The Persevering Prophet: I Know the Plans I Have for You

PP-Plans

In the middle of the book of Jeremiah, there’s this verse that I suspect most Christians consider their “life verse.” It’s everywhere. It’s on t-shirts, coffee cups, posters (maybe with a beautiful landscape or cute fuzzy animals), greeting cards… you name it, there’s probably a product with this verse on it:

For I know the plans I have for you, declares the Lord, plans for welfare and not for evil, to give you a future and a hope — Jeremiah 29:11

It’s a great verse, no doubt. It’s incredibly inspiring. Many read it and, in application to themselves say, “Wow, God has a plan for me. A plan for my welfare and for my future!” And while that’s true (see Romans 8:28-29), there’s something else going on. When God said this to the Israelites, in a letter from Jeremiah, they had just been taken into exile in Babylon. And during that time, many “prophets” were giving the people false hope, telling them that they would be back in Jerusalem on top of the world in a couple years, tops. But this is not God’s plan for them; just the opposite, in fact.

God says to them, “Build houses and live in them; plant gardens and eat their produce. Take wives and have sons and daughters; take wives for your sons, and give your daughters in marriage, that they may bear sons and daughters; multiply there, and do not decrease. But seek the welfare of the city where I have sent you into exile, and pray to the Lord on its behalf, for in its welfare you will find your welfare. For thus says the Lord of hosts, the God of Israel: Do not let your prophets and your diviners who are among you deceive you, and do not listen to the dreams that they dream, for it is a lie that they are prophesying to you in my name; I did not send them, declares the Lord” (Jer. 29:5-9).

God says to the people, “Settle in Bablyon. Get jobs. Get married and have children. Be a blessing to the city—because you’re going to be here for the rest of your lives.”

“For I know the plans I have for you,” says the Lord.

Sometimes I wonder how seriously we take the verses preceding Jer. 29:11. God has a plan, but it’s no mystery. For the Israelites, they were taken to Babylon both as a disciplinary action and as an opportunity for God to be glorified as they sought the welfare of the city. Likewise, Christians today are providentially placed in the exact places and times we are so that we too can seek the welfare of our cities and nations. We are to be “a light to those who are in darkness” (Rom. 2:19b), as we grow into the image and likeness of Christ, who the light of the world (John 8:12).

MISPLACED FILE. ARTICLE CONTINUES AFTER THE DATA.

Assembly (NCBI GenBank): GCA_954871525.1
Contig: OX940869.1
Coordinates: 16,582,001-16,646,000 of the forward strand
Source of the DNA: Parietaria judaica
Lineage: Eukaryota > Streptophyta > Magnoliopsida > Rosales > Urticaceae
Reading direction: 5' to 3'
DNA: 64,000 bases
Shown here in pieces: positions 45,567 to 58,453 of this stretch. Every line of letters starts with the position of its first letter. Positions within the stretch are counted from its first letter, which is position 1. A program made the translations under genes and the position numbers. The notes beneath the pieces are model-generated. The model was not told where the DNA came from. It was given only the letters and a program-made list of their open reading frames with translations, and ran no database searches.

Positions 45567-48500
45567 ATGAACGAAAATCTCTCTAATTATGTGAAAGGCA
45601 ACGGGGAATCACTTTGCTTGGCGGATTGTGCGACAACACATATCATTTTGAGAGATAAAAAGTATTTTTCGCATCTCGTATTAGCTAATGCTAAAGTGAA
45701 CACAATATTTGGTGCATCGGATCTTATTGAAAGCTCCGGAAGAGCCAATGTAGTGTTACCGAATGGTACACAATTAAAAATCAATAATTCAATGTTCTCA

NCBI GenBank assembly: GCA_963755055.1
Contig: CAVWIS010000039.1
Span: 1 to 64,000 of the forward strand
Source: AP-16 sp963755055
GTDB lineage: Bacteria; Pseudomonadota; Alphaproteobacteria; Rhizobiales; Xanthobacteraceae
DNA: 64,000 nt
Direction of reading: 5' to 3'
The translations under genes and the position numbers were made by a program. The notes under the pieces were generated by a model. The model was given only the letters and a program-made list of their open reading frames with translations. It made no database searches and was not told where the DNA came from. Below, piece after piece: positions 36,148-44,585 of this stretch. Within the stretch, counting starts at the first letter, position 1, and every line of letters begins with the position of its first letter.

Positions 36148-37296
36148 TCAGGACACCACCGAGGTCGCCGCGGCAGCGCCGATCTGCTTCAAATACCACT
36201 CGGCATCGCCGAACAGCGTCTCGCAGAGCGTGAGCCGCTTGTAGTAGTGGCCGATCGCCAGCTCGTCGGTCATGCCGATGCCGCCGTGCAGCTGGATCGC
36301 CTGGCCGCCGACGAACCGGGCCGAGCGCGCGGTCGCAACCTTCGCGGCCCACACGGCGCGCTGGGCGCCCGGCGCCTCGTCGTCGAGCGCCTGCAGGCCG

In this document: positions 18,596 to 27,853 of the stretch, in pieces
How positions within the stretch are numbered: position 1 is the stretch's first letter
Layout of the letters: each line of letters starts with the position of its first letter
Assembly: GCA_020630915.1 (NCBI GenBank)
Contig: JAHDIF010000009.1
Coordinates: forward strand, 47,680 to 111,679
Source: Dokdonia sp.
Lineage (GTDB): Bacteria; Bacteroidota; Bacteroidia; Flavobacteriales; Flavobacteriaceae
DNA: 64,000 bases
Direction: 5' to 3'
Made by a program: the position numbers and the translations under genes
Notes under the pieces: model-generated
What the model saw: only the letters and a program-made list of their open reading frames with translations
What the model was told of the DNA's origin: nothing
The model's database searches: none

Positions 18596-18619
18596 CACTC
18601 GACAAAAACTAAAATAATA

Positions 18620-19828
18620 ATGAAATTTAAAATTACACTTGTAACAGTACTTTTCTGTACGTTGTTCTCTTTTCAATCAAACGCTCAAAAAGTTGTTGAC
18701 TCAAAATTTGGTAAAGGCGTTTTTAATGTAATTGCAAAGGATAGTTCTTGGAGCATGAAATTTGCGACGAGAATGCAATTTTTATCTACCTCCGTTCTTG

For Emily and I, it’s meant that we’re trying to seek the welfare of our community by becoming a part of it. We’re getting to know our neighbors, getting involved with community groups… just being present. We’re not looking for the “out”—the “perfect” opportunity to sell our home to buy a bigger one in a “safer” neighborhood on the outskirts of town (we live on one of the busiest streets in Ontario). We want to be here, where God has placed us, to be a part of the city and to love the city for Jesus.

We’re not supposed to be sitting on our duffs waiting for Jesus to come back. We’re supposed to be glorifying Him as we seek the best for our communities.

And in doing so, we see the plans God has for us, plans for welfare and not for evil, to give us a future and a hope.

So where are we at? Are we embracing God’s plan?

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  • http://williamchong.com William

    Excellent point – in Auckland, we have a church that’s got this as their motto (http://www.ecc.elim.org.nz/files/generic.aspx?PageID=15), and I too have sometimes wondered how well the context gets fleshed out when it’s used as a “coffee cup verse”. I learnt something today – thanks!

    • http://hardwords.wordpress.com Aaron

      Hi William – thanks for reading! I’m glad you found it helpful. I hope you have a great day.

  • Marvelous

    never thought of it that way, but it’s true. it’s not about us. it’s all about Him.

  • Darryl Smith

    It is definitely one of those verses that gives people hope. It has been amazing how often this verse just “popped up” in a card or note from friends when we needed to be encouraged. The context of the verse is quite a different story indeed! It made me think of the old adage, “bloom where you are planted”. God puts us in places we don’t necessarily want to be, but we are instructed to be an example wherever we go.

    • http://www.bloggingtheologically.com Aaron Armstrong

      Great encouragement, Darryl. Happy New Year!